Corden died of emphysema Thursday night at AMI Encino Hospital, his longtime agent Don Pitts said Friday. Corden's wife of nine years, Angelina, was with him at the time.
He took over as the lovable loudmouth Fred Flintstone when original voice Alan Reed died in 1977. Reed had been doing Flintstone since the character debuted in 1960.
Born in Montreal, Corden moved to New York as a child and arrived in Hollywood in the 1940s. His first acting role was in the 1947 film "The Secret Life of Walter Mitty." Known for playing villains, he found small parts in movies, including 1952's "The Black Castle" and "The Ten Commandments" in 1956.
"As Henry said, he always played the cold-blooded creeps," Pitts said.
Corden moved into voice acting in the 1960s, and deployed his dialect skills in bit parts for Hanna-Barbera, including "Jonny Quest," "Josey and the Pussycats" and "The New Tom & Jerry Show."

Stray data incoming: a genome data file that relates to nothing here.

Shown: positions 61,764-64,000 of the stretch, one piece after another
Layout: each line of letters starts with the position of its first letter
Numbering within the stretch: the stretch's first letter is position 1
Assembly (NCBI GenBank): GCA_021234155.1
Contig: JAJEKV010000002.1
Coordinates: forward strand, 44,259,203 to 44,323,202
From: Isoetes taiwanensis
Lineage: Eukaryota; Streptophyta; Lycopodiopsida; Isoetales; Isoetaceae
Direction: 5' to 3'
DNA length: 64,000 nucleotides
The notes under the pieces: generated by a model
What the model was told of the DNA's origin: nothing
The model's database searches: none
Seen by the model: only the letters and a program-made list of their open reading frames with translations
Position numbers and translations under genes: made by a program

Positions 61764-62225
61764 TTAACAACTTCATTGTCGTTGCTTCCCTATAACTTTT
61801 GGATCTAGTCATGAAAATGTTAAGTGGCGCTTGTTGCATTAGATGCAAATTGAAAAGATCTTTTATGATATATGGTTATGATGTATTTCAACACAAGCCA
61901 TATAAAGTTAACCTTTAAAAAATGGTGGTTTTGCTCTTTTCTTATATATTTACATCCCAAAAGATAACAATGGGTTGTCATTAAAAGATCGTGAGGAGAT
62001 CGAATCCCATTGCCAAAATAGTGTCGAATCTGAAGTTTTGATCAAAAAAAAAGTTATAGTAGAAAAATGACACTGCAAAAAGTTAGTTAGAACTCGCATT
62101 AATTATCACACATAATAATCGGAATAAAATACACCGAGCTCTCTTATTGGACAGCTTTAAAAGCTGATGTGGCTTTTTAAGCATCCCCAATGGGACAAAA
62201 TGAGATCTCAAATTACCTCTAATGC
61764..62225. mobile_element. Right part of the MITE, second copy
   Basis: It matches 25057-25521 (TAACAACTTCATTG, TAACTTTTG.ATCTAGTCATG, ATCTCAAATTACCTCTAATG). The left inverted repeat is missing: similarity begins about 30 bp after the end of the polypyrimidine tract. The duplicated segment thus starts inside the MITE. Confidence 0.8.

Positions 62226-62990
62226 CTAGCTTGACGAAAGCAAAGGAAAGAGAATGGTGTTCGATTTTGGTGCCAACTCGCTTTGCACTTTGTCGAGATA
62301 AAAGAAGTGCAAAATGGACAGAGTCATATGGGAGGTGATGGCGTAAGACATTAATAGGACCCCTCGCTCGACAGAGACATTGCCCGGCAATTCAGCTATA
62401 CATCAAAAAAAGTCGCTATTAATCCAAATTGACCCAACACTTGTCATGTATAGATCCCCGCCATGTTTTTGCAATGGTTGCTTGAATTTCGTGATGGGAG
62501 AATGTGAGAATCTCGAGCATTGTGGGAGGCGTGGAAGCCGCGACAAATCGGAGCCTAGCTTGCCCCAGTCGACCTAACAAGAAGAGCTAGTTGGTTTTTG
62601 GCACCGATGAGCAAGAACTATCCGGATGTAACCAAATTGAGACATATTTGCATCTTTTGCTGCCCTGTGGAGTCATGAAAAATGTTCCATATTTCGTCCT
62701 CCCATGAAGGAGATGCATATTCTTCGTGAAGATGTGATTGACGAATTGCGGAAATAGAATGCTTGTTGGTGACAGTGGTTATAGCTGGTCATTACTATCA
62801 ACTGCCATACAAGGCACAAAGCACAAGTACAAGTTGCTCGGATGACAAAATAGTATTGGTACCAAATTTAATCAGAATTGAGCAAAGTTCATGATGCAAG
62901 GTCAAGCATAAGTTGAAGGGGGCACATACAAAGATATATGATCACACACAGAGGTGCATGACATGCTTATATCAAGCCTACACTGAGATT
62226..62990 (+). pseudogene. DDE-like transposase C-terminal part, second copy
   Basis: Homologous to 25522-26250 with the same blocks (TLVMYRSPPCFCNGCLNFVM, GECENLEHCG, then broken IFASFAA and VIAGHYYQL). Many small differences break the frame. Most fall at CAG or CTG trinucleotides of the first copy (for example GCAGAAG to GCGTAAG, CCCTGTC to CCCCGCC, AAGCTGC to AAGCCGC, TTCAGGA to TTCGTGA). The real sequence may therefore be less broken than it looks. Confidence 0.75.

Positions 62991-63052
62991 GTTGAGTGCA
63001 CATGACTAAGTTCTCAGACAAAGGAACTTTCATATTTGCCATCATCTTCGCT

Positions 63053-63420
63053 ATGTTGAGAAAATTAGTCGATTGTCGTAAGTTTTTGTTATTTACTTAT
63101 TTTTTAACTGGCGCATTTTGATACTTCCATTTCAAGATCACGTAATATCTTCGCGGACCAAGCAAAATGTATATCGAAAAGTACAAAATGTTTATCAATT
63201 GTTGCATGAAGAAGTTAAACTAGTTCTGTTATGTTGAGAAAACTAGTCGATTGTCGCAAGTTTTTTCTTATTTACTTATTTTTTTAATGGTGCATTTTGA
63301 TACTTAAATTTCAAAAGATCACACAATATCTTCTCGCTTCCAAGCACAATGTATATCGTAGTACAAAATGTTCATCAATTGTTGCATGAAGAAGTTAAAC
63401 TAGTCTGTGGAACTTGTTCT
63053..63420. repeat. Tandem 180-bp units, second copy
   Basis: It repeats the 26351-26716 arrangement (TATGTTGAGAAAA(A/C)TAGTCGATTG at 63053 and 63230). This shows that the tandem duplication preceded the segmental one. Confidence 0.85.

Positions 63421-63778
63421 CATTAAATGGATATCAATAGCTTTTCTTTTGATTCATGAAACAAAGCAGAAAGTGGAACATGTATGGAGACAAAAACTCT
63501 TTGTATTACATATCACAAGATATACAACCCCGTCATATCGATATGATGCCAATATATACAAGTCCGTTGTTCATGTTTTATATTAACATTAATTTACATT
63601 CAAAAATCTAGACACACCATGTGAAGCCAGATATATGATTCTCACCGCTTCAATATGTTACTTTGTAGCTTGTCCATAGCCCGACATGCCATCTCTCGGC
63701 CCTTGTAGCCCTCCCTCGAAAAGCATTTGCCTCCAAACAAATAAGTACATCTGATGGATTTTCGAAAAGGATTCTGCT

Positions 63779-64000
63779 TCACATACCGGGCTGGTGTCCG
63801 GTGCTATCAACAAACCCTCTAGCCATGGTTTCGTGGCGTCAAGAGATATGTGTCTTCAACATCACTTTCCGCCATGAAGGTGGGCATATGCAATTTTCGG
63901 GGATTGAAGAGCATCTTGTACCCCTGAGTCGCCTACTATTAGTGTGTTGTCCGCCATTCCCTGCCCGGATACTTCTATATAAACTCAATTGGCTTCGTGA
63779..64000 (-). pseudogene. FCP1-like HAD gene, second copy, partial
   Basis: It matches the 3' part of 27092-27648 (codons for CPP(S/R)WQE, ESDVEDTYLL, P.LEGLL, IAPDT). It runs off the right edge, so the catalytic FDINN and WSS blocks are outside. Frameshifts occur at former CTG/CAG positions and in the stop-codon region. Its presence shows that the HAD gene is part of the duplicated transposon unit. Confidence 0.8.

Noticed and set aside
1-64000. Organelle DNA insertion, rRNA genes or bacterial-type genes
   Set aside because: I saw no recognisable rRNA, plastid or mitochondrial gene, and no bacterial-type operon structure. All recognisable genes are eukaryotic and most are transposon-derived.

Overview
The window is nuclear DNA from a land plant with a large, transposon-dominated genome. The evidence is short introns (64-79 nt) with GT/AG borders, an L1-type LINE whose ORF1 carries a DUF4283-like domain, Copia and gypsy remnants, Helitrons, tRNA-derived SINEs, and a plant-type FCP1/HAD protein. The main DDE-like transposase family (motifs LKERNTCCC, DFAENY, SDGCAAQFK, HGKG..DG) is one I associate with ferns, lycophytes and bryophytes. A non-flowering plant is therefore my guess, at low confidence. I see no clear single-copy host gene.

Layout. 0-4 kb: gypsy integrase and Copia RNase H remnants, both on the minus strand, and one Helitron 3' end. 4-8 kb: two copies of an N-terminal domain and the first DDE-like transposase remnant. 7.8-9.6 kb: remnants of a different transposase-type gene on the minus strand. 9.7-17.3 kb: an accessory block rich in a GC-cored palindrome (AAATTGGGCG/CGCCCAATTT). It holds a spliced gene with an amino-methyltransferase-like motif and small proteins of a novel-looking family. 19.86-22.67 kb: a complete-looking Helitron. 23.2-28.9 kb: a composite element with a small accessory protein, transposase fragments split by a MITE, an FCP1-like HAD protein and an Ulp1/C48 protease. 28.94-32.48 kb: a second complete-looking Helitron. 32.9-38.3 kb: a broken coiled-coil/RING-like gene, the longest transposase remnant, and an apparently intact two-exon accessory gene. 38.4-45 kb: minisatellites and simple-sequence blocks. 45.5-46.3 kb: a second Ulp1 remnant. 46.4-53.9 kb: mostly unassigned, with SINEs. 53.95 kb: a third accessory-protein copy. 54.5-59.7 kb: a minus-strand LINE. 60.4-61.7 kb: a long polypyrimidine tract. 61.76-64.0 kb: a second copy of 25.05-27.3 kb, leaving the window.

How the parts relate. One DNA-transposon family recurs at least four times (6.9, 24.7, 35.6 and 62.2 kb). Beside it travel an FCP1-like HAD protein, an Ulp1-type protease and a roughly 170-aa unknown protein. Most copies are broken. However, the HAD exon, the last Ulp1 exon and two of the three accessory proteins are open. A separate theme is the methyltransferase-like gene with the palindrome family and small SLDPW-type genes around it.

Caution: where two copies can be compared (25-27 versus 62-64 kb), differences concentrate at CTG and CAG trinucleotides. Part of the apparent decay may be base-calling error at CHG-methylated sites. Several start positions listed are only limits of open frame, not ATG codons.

Since "The Flintstones" echoed "The Honeymooners," Corden tweaked his role to approximate Jackie Gleason's Ralph Kramden character, Pitts said.
Corden also contributed to "The Jetsons," "Scooby-Doo" and "The Smurfs."
Corden, who lived in Encino, had been working until his health suffered about three months ago. He can most recently be heard on ubiquitous cereal commercials yelling "Barney, my Pebbles!"
Besides his wife, Corden is survived by five children and five grandchildren. A private memorial is planned.